Sunday, October 30, 2022

Can an Employer ask You for access to your Phone and Social Media Accounts?

Can an Employer make an employee give them access to their phone and social media accounts during an Investigation?

This question recently popped up on a popular Q & A site, and we decided to weigh in, and here is our response…

“If by “investigation” you mean the employment background check, then the answer is No! Potential employers do not have the right to your passwords, phone, etc. However, they are entitled to look at any of your social media that is labeled “Public”, or even posts that your “friends” have shared that include you. That is why it is so important to be cautious about anything you post online, especially when you are in the midst of a job search!

Now, if by “investigation” you mean a company investigation into potential criminal activity or actions that violate company policy, then while the answer is still “No”, there are exceptions. Companies have every right to access all information that is on company property, and that includes company laptops, computers, and phones. When it comes to personal devices, then most likely they would need a court order to compel you to provide the access needed".

See the original question and additional answers here!

When it comes to your personal devices and social media accounts, employers do not have the right to require or force you to give them access. Your passwords are private and they should never even ask you to share them.

But that does not mean that they can’t do an online search to see what is “out there” about you in the public domain.

That is why it is so important to be aware of what you post on social media sites and who you share it with.

No matter what precautions you take, people, and that includes employers, can often see more than you realize! That is why it is so important to be proactive and to recognize your rights when it comes to your passwords and social media accounts.

Despite privacy settings, probably very little of what you post online is truly private. Do you know what your friends or “online acquaintances” are posting or sharing online about you?

Most employers or their agents run an applicant’s name through Facebook, LinkedIn, Twitter, etc. to see what is “out there”. For this reason, we recommend any job seeker do a Background Check on themselves prior to putting out that first application.

What most companies do not do, and definitely should not do, is request an applicant’s passwords to access those accounts. Checking to see what is readily available to the public on those platforms is a far cry from asking for passwords to do so.  As an employer, it is not wise to attempt to gain this information from anyone.  

In fact, in many cities and states it is illegal.

Some states have passed their own laws to prohibit the request of passwords (and we predict many more will follow suit) *Source1. It is a clear invasion of privacy to ever request this type of personal information.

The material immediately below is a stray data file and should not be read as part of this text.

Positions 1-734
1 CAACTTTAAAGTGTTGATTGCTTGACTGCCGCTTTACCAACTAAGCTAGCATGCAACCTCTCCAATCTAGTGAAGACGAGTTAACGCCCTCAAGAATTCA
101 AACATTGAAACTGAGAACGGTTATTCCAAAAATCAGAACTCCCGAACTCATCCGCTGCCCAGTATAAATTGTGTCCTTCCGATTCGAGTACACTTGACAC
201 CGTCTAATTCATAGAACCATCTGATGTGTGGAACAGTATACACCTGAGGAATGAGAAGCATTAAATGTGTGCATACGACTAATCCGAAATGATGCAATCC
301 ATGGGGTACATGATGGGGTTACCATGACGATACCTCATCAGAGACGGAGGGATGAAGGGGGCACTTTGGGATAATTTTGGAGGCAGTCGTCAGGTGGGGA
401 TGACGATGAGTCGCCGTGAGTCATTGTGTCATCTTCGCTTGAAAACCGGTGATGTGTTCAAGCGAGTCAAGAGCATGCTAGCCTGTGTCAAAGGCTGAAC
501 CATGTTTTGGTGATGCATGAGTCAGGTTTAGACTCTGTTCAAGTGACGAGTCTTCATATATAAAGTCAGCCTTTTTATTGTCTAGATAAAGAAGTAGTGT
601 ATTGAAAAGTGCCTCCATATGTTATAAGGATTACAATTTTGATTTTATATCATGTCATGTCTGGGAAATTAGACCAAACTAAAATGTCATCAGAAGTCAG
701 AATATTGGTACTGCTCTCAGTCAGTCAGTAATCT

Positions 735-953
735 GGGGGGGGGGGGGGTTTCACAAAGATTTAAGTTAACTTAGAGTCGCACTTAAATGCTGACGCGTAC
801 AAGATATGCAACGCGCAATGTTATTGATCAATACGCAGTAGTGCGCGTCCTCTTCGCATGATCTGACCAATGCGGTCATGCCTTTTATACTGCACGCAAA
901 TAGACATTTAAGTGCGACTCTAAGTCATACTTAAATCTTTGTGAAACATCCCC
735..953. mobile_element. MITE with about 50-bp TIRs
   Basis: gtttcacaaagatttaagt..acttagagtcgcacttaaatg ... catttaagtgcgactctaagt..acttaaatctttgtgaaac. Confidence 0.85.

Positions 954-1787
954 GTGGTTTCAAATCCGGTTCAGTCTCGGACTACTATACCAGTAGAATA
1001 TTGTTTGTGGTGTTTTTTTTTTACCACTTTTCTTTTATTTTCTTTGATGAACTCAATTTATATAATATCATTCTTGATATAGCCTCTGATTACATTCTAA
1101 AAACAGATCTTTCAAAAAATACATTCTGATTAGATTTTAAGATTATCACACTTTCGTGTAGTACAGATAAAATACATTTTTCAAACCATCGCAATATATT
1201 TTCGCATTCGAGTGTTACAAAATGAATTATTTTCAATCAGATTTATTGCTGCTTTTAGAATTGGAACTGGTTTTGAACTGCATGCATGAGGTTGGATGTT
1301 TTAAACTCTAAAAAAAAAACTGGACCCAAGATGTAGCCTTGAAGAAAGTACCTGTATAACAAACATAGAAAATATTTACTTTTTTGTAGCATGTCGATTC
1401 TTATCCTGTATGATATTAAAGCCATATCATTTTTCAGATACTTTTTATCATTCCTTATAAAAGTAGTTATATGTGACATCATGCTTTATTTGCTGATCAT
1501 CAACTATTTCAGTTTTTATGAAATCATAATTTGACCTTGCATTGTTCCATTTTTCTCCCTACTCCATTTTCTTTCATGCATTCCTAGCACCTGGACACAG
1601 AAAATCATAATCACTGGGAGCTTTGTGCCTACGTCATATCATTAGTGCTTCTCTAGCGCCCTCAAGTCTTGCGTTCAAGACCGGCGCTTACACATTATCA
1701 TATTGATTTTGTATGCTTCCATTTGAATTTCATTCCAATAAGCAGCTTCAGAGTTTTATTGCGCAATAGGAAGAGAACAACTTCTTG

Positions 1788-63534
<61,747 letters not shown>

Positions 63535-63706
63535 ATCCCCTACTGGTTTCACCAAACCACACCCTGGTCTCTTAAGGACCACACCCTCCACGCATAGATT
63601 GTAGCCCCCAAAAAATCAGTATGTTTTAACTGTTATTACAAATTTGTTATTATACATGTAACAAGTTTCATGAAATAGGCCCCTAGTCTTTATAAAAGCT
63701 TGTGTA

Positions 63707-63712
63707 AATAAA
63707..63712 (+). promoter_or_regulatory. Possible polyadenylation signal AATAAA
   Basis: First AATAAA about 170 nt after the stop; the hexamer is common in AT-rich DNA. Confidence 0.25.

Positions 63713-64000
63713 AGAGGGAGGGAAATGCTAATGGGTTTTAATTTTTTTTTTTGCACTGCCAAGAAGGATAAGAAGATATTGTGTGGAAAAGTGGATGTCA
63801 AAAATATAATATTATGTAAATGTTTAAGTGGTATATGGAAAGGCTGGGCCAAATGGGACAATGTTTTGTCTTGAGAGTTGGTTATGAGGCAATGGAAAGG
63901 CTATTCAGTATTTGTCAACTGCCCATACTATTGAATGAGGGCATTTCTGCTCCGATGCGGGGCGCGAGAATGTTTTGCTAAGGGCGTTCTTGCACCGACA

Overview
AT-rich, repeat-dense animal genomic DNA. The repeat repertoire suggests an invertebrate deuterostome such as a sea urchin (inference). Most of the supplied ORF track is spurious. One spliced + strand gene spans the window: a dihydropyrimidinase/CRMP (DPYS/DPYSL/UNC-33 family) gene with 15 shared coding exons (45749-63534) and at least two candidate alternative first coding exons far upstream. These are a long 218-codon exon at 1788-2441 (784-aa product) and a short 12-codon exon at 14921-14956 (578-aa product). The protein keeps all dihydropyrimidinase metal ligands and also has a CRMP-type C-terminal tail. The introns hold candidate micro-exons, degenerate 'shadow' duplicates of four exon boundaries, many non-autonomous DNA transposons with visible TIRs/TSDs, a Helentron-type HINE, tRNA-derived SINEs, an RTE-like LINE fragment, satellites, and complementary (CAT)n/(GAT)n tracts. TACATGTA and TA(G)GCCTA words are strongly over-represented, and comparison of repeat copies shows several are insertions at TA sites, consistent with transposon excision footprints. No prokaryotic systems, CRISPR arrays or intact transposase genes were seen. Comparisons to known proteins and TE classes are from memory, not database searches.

Despite regulations governing the request of social media passwords, applicants and employees still need to be mindful of what they post. 

The truth is, employers often use whatever information they can obtain to help them make a hiring decision. It is important that you know what information can be seen by those not even in “your circle” and to think about what kind of conclusions might be drawn from it.

Your best course of action is to imagine anything you post could possibly be seen by a wide variety of people ~ your family, friends, neighbors, teachers, employers, and even those that are strangers to you. Using that as a guide, 

do you still want to share that post? Asking yourself that question BEFORE you share is the wise way to go".

Discover more about how you can protect your online “image” and make what you post on Social Media work FOR you and not AGAINST you here!

When it comes to your Employment or Job Search, Social Media sites can be helpful or harmful ~ and that is entirely up to you! Being careful what you post and who you share it with is a great start…and can go a long way in helping you get and keep the job you want!

Authored by  

Need help in getting your Resume or Social Media “Background Check Ready”? Contact API Today. We can help!

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Sunday, September 25, 2022

What can You do if you get a "Negative" Reference?

Do You have any legal recourse if you get a “Negative” Reference during your Background Check? 

“If you are passed over for a job because of negative references even though there was no consent to speak with anyone and they won’t disclose who or what was said about you? Is there any legal recourse?”

This question was recently asked on a popular Q & A forum and we decided to weigh in…

“No “permission” is necessary for anyone doing an employment background check to speak with your past employers, especially since you have already signed a release permitting the search. Your best course of action when it comes to past employers and references is to be proactive and speak with each before you ever apply for a job. That means contacting each past employer to verify what they will disclose about you. You should also contact any references you list to let them know they may be contacted. Be sure to tell them what position(s) you are applying for and whether they are willing to act as a reference at all. Bottom line is this…be proactive and KNOW what your references and past employers will say about you long before you start your job search”.

You can see the original post and other answers here!

Waiting until after that negative reference is never the answer!

Despite having written about these subjects before, it bears repeating…when it comes time to apply for any job, it is vital that you choose your references wisely and know what your past employers will say about you first!

When it comes to your References, a little preparation goes a long way.

Do You know what Your References will say about You?